As commendable and significant as the unprecedented voluntary return of the ₵365,000 ex gratia is, it is fair to say Togbe Afede XIV did not return it because he needs our commendation.
Rather, he returned it to draw our attention, prick our conscience, and push us to insist on the reform of a predatory emolument regime that transfers huge and outrageous amounts to a few people who volunteer to serve POOR Ghana.
He wants us to ask why a retiring superior court judge retires on his current salary and collects an additional 4 months salary for each year that he has served. This means if the judge currently earns ₵20,000 a month and served for 20 years, he will get ₵1.6M ex gratia and continue to collect ₵20,000 a month in retirement.
He wants us to ask why part time public officials are paid as though they are full time employees and are then rewarded with further huge payments at the end of their service.
He wants us to ask for a full list of all ex gratia recipients along with the amounts they have received since the inception of this emolument regime.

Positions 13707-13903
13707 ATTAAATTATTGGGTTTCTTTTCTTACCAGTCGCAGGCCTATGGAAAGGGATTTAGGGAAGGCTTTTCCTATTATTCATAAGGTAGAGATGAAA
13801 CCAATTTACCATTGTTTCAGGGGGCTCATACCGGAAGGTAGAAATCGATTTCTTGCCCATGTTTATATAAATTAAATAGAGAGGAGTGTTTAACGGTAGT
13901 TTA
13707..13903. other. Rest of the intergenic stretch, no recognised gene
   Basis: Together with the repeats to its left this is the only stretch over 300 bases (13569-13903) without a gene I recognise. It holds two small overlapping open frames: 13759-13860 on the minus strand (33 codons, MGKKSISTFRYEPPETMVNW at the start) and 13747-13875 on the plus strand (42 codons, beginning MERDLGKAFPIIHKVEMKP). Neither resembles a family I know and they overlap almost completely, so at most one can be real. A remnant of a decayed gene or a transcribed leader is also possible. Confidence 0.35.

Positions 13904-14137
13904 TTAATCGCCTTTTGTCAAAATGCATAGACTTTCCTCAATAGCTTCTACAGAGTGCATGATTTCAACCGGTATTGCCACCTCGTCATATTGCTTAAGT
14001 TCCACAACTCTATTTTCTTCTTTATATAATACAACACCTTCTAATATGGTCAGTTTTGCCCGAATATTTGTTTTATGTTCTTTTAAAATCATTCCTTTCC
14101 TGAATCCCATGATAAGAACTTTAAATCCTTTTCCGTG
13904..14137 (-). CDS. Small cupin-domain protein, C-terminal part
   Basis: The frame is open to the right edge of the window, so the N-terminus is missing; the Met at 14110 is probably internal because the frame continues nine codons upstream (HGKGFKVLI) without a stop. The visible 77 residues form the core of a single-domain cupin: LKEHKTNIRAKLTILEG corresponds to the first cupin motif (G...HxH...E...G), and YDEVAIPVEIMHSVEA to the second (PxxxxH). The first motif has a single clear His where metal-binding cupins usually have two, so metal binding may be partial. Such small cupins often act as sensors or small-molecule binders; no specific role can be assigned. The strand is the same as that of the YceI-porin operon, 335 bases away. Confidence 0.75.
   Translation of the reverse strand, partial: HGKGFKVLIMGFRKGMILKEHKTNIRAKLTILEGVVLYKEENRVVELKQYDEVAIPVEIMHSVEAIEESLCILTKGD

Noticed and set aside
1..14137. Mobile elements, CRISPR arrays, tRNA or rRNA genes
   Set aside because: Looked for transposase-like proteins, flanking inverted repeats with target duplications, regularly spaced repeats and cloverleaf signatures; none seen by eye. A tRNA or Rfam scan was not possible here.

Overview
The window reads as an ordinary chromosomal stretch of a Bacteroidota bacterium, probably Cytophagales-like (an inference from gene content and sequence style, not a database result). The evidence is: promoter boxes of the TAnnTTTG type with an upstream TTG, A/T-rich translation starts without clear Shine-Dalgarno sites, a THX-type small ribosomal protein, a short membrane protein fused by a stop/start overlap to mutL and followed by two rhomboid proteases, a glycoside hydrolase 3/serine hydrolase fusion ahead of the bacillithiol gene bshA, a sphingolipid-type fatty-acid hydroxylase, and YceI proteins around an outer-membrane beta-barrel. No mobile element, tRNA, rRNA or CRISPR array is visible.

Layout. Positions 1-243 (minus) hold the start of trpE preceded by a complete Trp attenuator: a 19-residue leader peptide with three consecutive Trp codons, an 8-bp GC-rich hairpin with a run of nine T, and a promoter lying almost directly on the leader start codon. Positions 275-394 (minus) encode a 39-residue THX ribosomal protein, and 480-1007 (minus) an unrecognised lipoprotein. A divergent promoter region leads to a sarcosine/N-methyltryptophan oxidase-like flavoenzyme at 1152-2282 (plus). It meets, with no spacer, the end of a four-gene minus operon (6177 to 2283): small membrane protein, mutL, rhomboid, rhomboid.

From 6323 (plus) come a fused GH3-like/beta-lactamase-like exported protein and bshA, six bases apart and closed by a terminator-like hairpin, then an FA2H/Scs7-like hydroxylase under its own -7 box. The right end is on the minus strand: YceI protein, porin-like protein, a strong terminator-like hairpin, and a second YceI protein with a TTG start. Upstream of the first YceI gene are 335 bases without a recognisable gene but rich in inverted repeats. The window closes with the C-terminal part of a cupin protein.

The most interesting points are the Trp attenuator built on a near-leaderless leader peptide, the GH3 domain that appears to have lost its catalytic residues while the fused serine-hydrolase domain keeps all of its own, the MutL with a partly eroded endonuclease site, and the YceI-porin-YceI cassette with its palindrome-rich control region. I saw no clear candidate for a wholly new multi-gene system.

He wants us to ask tough questions about the opportunity cost of these transfers. He wants us to discuss the fairness and sustainability of these schemes, etc.
He reminds us that we are a POOR country that can hardly meet our basic needs and is in no position to keep making these payments.
Of course, those who enjoy it do not want us to reflect and act on these questions, and so they tap into our Ghanafuo instincts, which is to give us some kotokiokos attendance register showing that Togbe does not regularly attend meetings.
Then we do touch screen analysis of and argue over the attendance register why the beneficiaries eat their akomfem, drink their champagne, and laugh at the ease with which we can be distracted by nothingness!